Important Alpine tunnels in Switzerland

Gotthard Base Tunnel

If you look at the figures relating to the construction of the Gotthard Base Tunnel, you can roughly imagine how big the project really was in the end. With a distance of up to 2,450 metres, the two 57.1 km long concrete tubes lie almost as far below the peaks of the Gotthard massif as the world’s deepest mines. This means that the project of the century not only holds the world record for the longest railway tunnel, but also for the deepest. During the 17-year construction phase between 1999 and 2016, 2,000 workers from all over the world removed almost 31 million tonnes of overburden from the mountain. This is roughly equivalent to the rock volume of the top 200 metres of the Matterhorn.

On their way through the Alpine massif, the four tunnel boring machines (TBMs), which were guided with millimetre precision by satellites, had to drill through 73 different types of rock. Because the rock was sometimes as hard as granite or as porous as sugar, the maximum distance that each of the 400 m long and 3,000 tonne TBMs could drill per day was 25 to 30 m.

The reason for the construction of the Gotthard Base Tunnel was not only the growing interest of tourists but also the huge volume of freight. The latter in particular had pushed the existing infrastructure, which was designed for the traffic of the 1960s, to its limits. in 2013, the Gotthard road tunnel in particular (see below) was stretched to its maximum capacity for the first time in its history. And the old Gotthard railway tunnel, built in 1882 and over 15 kilometres long, is still important for rail traffic in Europe in the 21st century. However, trains have to adjust their speed on the winding railway line and lose time accordingly.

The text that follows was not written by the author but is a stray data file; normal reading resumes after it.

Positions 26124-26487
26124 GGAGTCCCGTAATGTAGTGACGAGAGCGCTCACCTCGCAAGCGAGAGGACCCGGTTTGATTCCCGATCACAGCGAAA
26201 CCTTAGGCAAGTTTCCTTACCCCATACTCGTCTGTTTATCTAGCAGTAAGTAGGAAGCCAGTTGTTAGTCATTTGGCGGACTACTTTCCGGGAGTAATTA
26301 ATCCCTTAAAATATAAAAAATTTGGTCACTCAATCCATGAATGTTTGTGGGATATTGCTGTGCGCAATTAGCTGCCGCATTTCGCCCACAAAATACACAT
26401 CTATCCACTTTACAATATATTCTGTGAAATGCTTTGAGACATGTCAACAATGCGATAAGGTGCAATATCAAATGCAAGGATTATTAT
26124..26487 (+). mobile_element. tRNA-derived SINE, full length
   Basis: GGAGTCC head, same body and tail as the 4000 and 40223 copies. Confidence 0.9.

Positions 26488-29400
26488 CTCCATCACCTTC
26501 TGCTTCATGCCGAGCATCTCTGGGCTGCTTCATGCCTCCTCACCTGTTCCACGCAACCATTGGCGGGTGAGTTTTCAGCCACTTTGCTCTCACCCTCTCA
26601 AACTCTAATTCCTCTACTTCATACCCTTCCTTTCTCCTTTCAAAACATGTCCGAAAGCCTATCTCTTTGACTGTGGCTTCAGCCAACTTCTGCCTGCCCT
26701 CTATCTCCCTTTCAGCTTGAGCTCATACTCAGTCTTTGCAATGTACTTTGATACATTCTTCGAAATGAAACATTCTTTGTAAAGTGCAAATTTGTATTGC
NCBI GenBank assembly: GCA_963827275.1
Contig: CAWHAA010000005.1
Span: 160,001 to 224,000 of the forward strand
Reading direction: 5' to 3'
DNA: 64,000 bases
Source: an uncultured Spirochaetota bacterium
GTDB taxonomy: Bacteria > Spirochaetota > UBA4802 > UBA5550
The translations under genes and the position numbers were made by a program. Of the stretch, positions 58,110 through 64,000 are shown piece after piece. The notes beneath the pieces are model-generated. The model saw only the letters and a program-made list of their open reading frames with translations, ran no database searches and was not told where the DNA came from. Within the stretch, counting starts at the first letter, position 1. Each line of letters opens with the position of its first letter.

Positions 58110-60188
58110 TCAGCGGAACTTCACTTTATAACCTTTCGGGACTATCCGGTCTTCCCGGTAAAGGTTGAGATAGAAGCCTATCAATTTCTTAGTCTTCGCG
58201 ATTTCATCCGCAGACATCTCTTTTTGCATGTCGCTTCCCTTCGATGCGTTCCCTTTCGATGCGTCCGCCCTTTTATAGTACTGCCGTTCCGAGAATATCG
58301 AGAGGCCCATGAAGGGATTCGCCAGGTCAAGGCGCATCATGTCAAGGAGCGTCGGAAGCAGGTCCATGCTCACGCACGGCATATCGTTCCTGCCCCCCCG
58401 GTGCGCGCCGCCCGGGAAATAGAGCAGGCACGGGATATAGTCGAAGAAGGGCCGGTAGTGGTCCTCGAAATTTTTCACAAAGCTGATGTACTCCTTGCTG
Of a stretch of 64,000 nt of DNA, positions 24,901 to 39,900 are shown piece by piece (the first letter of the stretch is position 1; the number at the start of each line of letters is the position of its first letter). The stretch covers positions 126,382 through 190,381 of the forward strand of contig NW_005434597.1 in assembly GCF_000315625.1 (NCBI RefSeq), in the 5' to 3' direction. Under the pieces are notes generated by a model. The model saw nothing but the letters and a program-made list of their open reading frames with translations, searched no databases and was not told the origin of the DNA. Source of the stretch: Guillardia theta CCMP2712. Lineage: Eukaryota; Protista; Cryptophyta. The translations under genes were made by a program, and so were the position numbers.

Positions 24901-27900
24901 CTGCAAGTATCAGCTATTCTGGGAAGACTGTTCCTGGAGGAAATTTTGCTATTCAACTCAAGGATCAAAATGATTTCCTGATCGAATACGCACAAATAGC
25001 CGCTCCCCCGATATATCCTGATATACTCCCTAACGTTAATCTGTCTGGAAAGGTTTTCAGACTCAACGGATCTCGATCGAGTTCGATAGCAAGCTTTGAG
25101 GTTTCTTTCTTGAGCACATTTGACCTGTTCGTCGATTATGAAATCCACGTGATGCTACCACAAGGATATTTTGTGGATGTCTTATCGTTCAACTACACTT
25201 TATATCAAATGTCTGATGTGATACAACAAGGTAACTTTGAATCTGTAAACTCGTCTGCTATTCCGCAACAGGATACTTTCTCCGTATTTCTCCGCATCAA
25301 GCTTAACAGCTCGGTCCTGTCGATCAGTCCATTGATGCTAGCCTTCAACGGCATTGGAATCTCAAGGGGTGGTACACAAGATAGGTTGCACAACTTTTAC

Göschenen station is located just a few metres before the 15,003 m long Gotthard tunnel. One of the most famous and important transport structures in Switzerland

The Gotthard Base Tunnel, with its almost non-existent gradient and its two almost dead-straight tubes, was designed to make this journey easier. The capacity of the tunnel in both directions is just under 260 trains per day. Two thirds of these are goods trains, which are allowed to travel through the tunnel at speeds of up to 160 kilometres per hour. In total, they transport 40 million tonnes of freight on the route every year. For ski tourists and other passengers on passenger trains travelling at speeds of up to 250 km/h, the journey through the construction of the century takes just under 20 minutes. The result: the journey time between Milan and Zurich will be reduced by 35 minutes.